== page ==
France Denies Access to Students Wearing Abayas in Schools


At least 67 students have been denied access to schools after they refused to remove their abayas following France’s controversial ban on baggy and modest clothing.

Refusal to Comply

Despite a dress ban worn by women in several Arab, Middle Eastern, and North African countries, about 300 girls showed up in an abaya on Monday morning, Education Minister Gabriel Attal told local television on Tuesday.

Consequences for Non-Compliance

Most agreed to change clothes, but 67 refused and were sent home, he said, adding: “I don’t want to be able to tell students’ religion in schools by looking at their clothes.”

Reasons for the Ban

The government announced a controversial ban on the abaya in schools last month, saying it violated France’s strict style of secularism, also known as “laicite”, which already bans Muslim headscarves.

Mixed Reactions

The decision to ban the abaya drew criticism and ridicule from human rights activists and religious minority groups, but was met with applause from French conservatives.

Political Motives

The left has accused the government of centrist President Emmanuel Macron of trying to use the abaya ban to compete with the far-right Rally Nationale Marine Le Pen and move further to the right.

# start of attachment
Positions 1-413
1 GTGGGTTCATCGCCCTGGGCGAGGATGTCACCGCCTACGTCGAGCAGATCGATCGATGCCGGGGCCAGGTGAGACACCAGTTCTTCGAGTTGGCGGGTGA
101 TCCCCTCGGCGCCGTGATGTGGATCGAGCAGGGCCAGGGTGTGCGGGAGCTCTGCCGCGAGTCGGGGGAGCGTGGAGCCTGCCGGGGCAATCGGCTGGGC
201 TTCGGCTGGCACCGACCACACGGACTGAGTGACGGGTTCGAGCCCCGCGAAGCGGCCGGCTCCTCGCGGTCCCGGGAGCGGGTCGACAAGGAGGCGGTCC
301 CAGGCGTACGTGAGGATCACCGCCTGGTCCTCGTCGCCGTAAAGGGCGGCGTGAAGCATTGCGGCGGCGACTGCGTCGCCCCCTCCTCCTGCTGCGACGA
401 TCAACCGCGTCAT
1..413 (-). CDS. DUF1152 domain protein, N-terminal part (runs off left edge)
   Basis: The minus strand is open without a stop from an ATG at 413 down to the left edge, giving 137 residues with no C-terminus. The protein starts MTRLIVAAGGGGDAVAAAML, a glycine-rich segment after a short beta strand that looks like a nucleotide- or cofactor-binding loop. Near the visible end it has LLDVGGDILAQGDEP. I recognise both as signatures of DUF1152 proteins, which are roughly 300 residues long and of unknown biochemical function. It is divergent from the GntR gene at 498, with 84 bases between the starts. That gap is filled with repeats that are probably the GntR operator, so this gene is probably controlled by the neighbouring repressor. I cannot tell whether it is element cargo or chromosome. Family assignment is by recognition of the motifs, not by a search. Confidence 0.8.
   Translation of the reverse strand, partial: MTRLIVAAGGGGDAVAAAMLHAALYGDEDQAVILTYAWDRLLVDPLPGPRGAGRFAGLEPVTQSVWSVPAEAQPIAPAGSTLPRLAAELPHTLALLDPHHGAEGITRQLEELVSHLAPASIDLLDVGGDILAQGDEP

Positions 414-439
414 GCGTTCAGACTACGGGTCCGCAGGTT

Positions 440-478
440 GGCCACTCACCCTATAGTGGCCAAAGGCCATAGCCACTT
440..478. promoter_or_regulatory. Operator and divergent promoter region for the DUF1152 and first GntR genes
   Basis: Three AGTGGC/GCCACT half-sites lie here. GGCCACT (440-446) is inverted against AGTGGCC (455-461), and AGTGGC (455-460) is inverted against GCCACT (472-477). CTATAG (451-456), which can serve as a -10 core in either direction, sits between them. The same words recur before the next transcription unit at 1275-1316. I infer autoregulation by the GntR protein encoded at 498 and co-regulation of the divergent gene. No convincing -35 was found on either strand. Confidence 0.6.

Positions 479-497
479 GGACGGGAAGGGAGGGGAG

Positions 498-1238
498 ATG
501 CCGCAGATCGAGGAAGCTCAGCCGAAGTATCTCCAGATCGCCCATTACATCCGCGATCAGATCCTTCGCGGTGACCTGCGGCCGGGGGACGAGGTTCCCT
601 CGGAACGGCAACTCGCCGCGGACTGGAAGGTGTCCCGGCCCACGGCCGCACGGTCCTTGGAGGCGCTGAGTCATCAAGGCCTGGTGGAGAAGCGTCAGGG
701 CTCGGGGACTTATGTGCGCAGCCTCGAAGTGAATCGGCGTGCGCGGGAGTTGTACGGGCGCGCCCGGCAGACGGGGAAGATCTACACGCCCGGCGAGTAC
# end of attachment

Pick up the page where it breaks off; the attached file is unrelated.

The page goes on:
Opposition to the Ban

Clementine Autin, an MP for the far-left party France Insoumise, criticized what she called the “clothes police” and the move “characteristic of obsessive anti-Muslims.”

Abaya as Fashion

Abdallah Zekri, vice chairman of the French Council of the Muslim Faith (CFCM), expressed a similar view, saying that Attal’s decision was wrong. “The abaya is not a religious garment, it is a kind of fashion,” he told BFM TV.

President Macron’s Stance

Meanwhile, President Macron, who backed last week’s decision to ban the abaya and kameez, a form of men’s ankle-length shirt, said in an interview on Monday that unique clothing, such as a pair of jeans, a T-shirt, could be worn in schools.

Backlash against the Government

The controversial move sparked backlash against the government, which has been criticized in recent years for its harassment of Muslims with its statements and policies, including raids on mosques and charitable foundations, and for an “anti-separatism” law that imposes broad restrictions on the community.

Legal Appeal

Earlier Friday, Vincent Brengart, a lawyer for Action for Muslim Rights (ADM), told X that they were appealing the ban to the Council of State for violating “several fundamental freedoms.” The French Supreme Court was due to begin hearing the case on Tuesday afternoon.

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Eddie Hudson is an Entertainment News Reporter and Fashion Stylist. Graduated with a degree in Television Production from Howard University. He is an award-winning entertainment news reporter at 24PalNews and credits his upbringing and passion for helping others as the foundation for his success.

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